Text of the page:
WE MOVED! Visit the new website for the Office of Court Interpreting Services (OCIS).
The District of Columbia Courts are committed to ensuring access to justice for individuals with limited English proficiency and individuals who are deaf or hard-of-hearing.
The Office of Court Interpreting Services (OCIS) provides professional interpreting services at no cost to assist persons having business with the District of Columbia Courts who have limited English proficiency or who are deaf or hard-of-hearing.
The OCIS maintains the DC Courts Interpreter Registry. All listed interpreters are either Certified or Qualified. Certified interpreters have passed an oral interpreter certification examination which tests their language and interpreting skills in 3 modes: Sight Translation, Consecutive Interpretation, and Simultaneous Interpretation.
All Spanish-language and American Sign Language interpreters engaged by the Court are certified. For other foreign languages, the OCIS may utilize interpreters who, at minimum, pass a written examination in English and an Oral Proficiency Interview in English and the foreign language.
The OCIS conducts training workshops, testing, and continuing education classes for court interpreters.
Please note that OCIS does not schedule real-time captioning, or CART, services; instead, to arrange for those services, please see the contact information for Clif Grandy at the bottom of the page.
Working with Court Interpreters
Court interpreters are experts in language and trained to render linguistically equivalent interpretation from one language into another. Court interpreters work solely for the Court; they are not parties to a case, they do not have any interest in the outcome of the case and they remain neutral in all matters.
|Guidelines and Best Practices When Working with Court Interpreter||Download|
|Language Access Plan||Download|
Language access for non-English speakers is an important priority at the D.C. Courts. For this reason, the D.C. Courts appreciate your time in providing feedback on what we are doing well and about any problems or difficulties you may have encountered while working with an interpreter or trying to access court services in your language.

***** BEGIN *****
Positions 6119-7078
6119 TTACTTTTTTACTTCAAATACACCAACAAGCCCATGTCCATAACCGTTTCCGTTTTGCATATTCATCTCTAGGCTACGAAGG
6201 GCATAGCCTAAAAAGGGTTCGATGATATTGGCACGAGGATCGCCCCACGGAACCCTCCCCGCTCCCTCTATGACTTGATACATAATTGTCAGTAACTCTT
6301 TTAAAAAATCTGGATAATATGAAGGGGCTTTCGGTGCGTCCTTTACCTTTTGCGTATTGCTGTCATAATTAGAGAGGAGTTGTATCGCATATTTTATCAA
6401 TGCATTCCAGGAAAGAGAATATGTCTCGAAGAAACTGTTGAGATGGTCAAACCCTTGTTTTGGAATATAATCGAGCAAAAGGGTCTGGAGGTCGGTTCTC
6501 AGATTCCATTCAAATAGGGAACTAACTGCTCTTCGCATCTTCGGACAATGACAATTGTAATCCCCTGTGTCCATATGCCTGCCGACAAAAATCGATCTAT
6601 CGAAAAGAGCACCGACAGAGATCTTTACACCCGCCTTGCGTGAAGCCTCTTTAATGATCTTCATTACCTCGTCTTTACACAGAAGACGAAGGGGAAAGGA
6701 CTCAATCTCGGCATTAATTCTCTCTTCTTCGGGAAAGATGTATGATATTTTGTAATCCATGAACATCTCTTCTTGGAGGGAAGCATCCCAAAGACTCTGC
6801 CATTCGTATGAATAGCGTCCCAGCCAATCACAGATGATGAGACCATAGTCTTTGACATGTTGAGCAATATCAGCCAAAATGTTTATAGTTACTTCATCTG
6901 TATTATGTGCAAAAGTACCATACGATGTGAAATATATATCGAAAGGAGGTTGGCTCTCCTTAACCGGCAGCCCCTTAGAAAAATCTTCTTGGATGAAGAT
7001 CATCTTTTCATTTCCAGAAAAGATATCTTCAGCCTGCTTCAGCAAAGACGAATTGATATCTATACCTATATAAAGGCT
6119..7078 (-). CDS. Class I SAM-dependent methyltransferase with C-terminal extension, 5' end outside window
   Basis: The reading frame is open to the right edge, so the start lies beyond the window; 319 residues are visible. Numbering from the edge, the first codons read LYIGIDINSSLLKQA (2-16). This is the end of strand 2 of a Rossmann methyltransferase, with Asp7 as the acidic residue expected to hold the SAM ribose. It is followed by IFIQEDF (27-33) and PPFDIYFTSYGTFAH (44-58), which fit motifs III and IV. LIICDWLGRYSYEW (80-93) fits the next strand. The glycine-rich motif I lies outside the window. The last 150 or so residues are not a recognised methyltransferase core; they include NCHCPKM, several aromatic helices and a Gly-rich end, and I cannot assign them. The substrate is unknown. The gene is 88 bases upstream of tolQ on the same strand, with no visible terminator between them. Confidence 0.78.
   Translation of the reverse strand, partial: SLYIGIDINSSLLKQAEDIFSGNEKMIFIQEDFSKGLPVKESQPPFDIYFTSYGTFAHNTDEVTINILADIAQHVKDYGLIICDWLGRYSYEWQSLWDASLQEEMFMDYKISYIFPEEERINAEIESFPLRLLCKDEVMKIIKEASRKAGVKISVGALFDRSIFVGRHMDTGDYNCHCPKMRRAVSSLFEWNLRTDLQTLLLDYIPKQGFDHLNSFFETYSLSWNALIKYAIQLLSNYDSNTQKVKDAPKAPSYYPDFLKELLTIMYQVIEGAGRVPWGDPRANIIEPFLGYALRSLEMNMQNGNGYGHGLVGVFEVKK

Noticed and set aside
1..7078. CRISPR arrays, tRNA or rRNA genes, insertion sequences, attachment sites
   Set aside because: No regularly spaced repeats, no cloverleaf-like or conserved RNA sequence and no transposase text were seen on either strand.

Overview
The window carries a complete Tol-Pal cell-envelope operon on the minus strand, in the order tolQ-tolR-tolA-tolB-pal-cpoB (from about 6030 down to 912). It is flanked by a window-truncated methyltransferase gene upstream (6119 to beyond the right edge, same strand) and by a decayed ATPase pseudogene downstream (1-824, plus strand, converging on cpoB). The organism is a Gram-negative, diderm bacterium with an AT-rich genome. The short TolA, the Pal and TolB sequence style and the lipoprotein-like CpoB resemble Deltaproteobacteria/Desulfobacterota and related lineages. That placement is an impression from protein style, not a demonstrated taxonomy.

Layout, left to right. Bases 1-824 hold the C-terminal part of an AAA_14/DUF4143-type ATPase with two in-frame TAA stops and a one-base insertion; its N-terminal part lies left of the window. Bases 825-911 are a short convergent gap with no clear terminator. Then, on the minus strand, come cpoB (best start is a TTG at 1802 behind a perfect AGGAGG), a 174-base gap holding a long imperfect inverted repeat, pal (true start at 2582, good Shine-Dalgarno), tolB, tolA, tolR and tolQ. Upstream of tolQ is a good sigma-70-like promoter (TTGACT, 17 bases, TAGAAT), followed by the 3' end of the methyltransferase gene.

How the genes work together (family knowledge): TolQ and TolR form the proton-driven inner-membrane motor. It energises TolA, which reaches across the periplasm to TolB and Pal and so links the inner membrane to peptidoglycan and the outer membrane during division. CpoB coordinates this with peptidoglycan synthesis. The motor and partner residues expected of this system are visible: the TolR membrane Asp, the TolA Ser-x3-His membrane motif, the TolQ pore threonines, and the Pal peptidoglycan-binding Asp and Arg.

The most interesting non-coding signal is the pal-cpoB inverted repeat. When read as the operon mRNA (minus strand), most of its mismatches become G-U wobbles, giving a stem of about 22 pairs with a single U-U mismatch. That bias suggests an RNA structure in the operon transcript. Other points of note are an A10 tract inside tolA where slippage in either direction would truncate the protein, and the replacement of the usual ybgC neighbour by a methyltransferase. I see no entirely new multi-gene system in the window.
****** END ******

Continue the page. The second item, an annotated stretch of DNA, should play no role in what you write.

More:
DC Courts Information Brochure Translations:
|Information Brochure: Amharic||Download|
|Information Brochure: Arabic||Download|
|Information Brochure: Chinese||Download|
|Information Brochure: English||Download|
|Information Brochure: French||Download|
|Information Brochure: Korean||Download|
|Information Brochure: Spanish||Download|
|Information Brochure: Swahili||Download|
|Information Brochure: Vietnamese||Download|
Thank you for your interest in becoming an interpreter at the District of Columbia Courts. The Courts have established an Interpreter Registry comprised of certified and qualified freelance court interpreters for contract on an as-needed basis.
- See this page for the requirements and steps you’ll need to follow to be added as a certified interpreter on the DC Courts Interpreter Registry.
- For languages in which a court interpreter examination does not exist, interpreters who wish to work at the DC Courts may be registered as a qualified interpreter on the DC Courts Interpreter Registry. See this page for the requirements and steps that apply to qualified interpreters.
- All interpreters who wish to work at the DC Courts and gain inclusion in the OCIS Interpreter Registry are also required to watch a video presentation and pass a quiz on the Interpreter Code of Ethics, Rules of Professional Conduct and Practice Standards.
- As a final step to join the OCIS Interpreter Registry, all interpreters must complete an Orientation Workshop for New Interpreters in the District of Columbia Courts.
- To remain on the D.C. Courts Registry, interpreters shall complete 12 hours of Continuing Education courses bi-annually.
When hiring freelance interpreters, if possible, OCIS gives priority to certified freelance interpreters. In addition, interpreters who demonstrate the highest levels of professionalism, consistently arriving on time for their assignments in professional attire while strictly abiding by the D.C. Courts’ Interpreter Code of Ethics and Rules of Professional Conduct, will also be given priority.